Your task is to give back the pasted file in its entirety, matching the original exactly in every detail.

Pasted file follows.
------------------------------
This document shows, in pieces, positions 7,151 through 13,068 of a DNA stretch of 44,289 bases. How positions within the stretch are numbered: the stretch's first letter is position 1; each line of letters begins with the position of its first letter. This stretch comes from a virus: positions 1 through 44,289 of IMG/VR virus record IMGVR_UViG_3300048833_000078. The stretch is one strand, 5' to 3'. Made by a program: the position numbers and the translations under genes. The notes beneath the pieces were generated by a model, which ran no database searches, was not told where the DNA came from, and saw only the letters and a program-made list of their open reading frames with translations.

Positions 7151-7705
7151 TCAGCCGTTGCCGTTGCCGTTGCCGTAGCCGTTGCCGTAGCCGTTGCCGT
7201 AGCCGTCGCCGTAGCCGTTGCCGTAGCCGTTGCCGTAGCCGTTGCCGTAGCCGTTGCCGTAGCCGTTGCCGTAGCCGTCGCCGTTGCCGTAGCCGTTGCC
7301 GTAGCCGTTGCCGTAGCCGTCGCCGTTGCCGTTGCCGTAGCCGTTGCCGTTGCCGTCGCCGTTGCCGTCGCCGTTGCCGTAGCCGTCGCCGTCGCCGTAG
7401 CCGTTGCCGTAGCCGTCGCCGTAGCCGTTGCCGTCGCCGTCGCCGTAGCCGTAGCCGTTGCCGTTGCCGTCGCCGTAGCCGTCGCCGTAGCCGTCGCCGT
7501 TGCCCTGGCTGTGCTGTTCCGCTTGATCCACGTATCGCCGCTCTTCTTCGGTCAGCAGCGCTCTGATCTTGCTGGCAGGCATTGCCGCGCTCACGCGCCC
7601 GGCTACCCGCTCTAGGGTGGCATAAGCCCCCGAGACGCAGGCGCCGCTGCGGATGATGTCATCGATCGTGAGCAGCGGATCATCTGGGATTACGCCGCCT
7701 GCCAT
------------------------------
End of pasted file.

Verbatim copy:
This document shows, in pieces, positions 7,151 through 13,068 of a DNA stretch of 44,289 bases. How positions within the stretch are numbered: the stretch's first letter is position 1; each line of letters begins with the position of its first letter. This stretch comes from a virus: positions 1 through 44,289 of IMG/VR virus record IMGVR_UViG_3300048833_000078. The stretch is one strand, 5' to 3'. Made by a program: the position numbers and the translations under genes. The notes beneath the pieces were generated by a model, which ran no database searches, was not told where the DNA came from, and saw only the letters and a program-made list of their open reading frames with translations.

Positions 7151-7705
7151 TCAGCCGTTGCCGTTGCCGTTGCCGTAGCCGTTGCCGTAGCCGTTGCCGT
7201 AGCCGTCGCCGTAGCCGTTGCCGTAGCCGTTGCCGTAGCCGTTGCCGTAGCCGTTGCCGTAGCCGTTGCCGTAGCCGTCGCCGTTGCCGTAGCCGTTGCC
7301 GTAGCCGTTGCCGTAGCCGTCGCCGTTGCCGTTGCCGTAGCCGTTGCCGTTGCCGTCGCCGTTGCCGTCGCCGTTGCCGTAGCCGTCGCCGTCGCCGTAG
7401 CCGTTGCCGTAGCCGTCGCCGTAGCCGTTGCCGTCGCCGTCGCCGTAGCCGTAGCCGTTGCCGTTGCCGTCGCCGTAGCCGTCGCCGTAGCCGTCGCCGT
7501 TGCCCTGGCTGTGCTGTTCCGCTTGATCCACGTATCGCCGCTCTTCTTCGGTCAGCAGCGCTCTGATCTTGCTGGCAGGCATTGCCGCGCTCACGCGCCC
7601 GGCTACCCGCTCTAGGGTGGCATAAGCCCCCGAGACGCAGGCGCCGCTGCGGATGATGTCATCGATCGTGAGCAGCGGATCATCTGGGATTACGCCGCCT
7701 GCCAT